Canada’s supply management system imposes heavy burden on households, says report

Authors advocate dismantling supply management in dairy and poultry

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On Oct. 5, 2015, after five days of intense negotiations, Canada agreed to a tentative trade deal called the Trans-Pacific Partnership (TPP) alongside 11 other countries.

In the wake of recent speculations about the potential implications of the deal, two University of Manitoba professors published a research paper on the impact of the trade agreement on the current supply management system for Canadian dairy and poultry products.

Supply management is a system whereby the federal government imposes production quotas and restricts imports on dairy and poultry products, thus limiting competition for Canadian producers. This system subsequently drives up the prices paid for these products by Canadian consumers.

Ryan Cardwell and Chad Lawley, professors in the department of agribusiness and agricultural economics at the U of M, and Di Xiang, a sessional instructor in the department of economics, authored the paper, titled “Milked and Feathered: The Regressive Welfare Effects of Canada’s Supply Management Regime.”

The paper is a comparative study of the dairy and poultry market with and without the supply management system.

The paper argues that, as a result of supply management, low-income Canadians spend a disproportionate share of their annual income on dairy and poultry products when compared with higher-income Canadians.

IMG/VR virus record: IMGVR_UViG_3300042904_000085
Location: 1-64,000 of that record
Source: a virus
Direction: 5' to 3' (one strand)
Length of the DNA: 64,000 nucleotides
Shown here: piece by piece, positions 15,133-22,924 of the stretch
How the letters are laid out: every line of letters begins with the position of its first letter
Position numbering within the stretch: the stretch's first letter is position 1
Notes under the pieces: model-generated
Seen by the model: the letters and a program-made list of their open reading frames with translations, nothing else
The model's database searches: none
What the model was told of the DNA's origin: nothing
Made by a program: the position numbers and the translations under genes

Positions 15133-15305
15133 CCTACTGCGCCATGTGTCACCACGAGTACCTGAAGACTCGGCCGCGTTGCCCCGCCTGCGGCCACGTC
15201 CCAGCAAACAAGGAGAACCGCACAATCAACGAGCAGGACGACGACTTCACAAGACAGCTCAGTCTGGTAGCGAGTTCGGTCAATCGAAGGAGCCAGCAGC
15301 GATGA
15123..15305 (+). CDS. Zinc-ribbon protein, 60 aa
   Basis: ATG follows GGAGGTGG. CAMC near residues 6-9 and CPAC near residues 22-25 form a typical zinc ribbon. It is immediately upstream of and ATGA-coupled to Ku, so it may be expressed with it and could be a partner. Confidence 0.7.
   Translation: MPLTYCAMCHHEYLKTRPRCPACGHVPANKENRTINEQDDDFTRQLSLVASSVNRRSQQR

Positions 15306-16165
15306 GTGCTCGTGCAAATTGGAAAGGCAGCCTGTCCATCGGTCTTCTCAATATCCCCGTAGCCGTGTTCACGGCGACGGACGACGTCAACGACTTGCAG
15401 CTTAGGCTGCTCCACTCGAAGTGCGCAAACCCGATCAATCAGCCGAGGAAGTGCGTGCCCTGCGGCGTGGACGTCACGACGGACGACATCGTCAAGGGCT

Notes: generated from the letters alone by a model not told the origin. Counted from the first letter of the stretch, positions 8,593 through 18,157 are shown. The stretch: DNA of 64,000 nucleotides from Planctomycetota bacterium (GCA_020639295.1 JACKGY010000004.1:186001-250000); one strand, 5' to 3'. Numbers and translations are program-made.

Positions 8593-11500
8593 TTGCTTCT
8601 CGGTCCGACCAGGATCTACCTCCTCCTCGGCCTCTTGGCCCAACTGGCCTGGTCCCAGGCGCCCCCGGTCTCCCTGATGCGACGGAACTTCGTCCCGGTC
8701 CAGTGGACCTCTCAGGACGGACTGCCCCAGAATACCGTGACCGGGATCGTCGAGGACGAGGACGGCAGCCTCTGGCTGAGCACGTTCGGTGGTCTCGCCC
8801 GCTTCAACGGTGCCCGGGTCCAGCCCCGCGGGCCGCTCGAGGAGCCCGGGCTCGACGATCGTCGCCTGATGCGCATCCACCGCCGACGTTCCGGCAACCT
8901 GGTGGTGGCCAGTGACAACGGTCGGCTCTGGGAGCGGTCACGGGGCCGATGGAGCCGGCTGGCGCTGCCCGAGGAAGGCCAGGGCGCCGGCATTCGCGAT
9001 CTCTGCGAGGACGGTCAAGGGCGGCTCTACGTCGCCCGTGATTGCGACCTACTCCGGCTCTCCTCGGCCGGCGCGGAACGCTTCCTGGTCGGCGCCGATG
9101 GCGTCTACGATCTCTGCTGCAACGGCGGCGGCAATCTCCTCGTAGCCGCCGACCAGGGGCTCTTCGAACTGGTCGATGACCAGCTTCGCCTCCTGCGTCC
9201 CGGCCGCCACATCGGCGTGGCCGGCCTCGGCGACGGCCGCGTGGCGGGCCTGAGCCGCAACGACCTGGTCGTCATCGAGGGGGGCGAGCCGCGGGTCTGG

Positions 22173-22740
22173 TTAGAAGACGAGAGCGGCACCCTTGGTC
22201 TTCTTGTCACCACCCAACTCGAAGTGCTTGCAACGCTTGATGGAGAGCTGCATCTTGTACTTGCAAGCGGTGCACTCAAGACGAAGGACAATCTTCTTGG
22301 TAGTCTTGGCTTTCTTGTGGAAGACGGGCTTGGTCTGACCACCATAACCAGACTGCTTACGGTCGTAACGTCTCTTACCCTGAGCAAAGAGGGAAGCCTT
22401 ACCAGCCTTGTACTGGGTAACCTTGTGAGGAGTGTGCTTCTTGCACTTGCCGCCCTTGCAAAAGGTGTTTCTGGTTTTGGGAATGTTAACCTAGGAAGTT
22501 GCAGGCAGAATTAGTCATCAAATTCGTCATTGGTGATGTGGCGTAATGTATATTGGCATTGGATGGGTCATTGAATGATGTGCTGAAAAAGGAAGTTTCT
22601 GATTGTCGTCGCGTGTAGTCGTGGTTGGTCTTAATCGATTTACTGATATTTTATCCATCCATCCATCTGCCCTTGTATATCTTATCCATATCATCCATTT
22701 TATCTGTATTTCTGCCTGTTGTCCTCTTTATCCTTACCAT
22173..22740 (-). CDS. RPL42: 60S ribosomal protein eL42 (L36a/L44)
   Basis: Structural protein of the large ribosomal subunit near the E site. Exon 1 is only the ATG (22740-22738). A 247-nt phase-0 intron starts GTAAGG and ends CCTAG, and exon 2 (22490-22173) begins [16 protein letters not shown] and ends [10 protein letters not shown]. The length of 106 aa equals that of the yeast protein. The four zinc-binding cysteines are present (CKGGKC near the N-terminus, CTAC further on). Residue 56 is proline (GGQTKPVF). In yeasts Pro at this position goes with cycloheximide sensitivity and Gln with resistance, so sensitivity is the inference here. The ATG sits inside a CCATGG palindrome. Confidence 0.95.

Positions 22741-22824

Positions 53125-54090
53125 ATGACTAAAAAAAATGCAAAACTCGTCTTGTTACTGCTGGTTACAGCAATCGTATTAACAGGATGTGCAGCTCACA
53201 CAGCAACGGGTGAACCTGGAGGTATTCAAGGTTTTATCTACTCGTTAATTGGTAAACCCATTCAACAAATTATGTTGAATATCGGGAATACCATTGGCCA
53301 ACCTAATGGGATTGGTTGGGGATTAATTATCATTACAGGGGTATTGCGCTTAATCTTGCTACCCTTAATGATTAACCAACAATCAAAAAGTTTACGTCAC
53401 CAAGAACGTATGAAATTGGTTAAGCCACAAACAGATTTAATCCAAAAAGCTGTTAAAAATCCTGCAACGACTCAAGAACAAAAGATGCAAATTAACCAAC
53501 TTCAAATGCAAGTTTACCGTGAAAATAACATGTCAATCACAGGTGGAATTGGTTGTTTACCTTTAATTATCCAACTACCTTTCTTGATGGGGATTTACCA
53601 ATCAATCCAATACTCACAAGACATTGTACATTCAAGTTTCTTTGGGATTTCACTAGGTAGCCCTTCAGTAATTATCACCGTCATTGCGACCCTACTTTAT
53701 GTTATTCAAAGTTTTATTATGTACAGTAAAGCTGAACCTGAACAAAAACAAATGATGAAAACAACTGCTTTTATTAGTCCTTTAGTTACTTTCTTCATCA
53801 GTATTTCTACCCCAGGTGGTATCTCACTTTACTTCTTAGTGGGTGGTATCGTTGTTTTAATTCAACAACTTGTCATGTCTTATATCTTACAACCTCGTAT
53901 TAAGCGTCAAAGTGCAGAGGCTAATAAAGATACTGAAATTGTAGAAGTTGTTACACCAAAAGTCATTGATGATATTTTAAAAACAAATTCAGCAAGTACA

Cardwell, Lawley, and Xiang found that the current supply management system results in the poorest households spending approximately 2.3 per cent ($339) more of their annual income on dairy and poultry products when compared to what they would pay in a hypothetical liberalized market. Meanwhile, the richest households spend 0.5 per cent ($554) more of their annual income than under a liberalized market.

“We discovered that the supply management regime that we have in Canada increases the prices of dairy and poultry products above what they will be without the policy and the policy imposes a heavy burden on households – particularly poor households that spend a large share of their income on food,” Cardwell told the Manitoban.

The TPP deal will result in small increases in the amount of dairy and poultry products that will be imported into the country due to the decrease in import tariffs negotiated as part of the deal.

Cardwell, Lawley, and Xiang estimate that the TPP deal will result in $400 million of annual savings for Canadian consumers. That amounts to $6 billion in savings over 15 years.

This led to the announcement by the federal government of a compensation plan for Canadian producers of dairy and poultry products to the tune of $4.3 billion over 15 years.

“TPP is a negotiation between a number of countries in which Canada has agreed to allow a very small increase in the quantity of dairy and poultry products that can come into Canada […] The price for dairy and poultry products in Canada might go down by a very small amount, by just a few cents,” Cardwell said.

“In general, in most cases, trade agreements are good for consumers, prices are going to come down with trade agreements and that is what we expect to happen with dairy and poultry products.”

However, the authors also found that the supply management system comes at a steep cost that is not markedly offset by the TPP deal. And despite the results of their report and the burden of the supply management system on Canadian consumers, Cardwell told the Manitoban that it is very unlikely that any government will scrap the policy.

“We have been through several trade agreements which provided the government the opportunity to unravel the system and make use of the opportunity,” he said.

“It seems that all national parties have pledged their allegiance to this and it is very unlikely that it will be going anywhere.”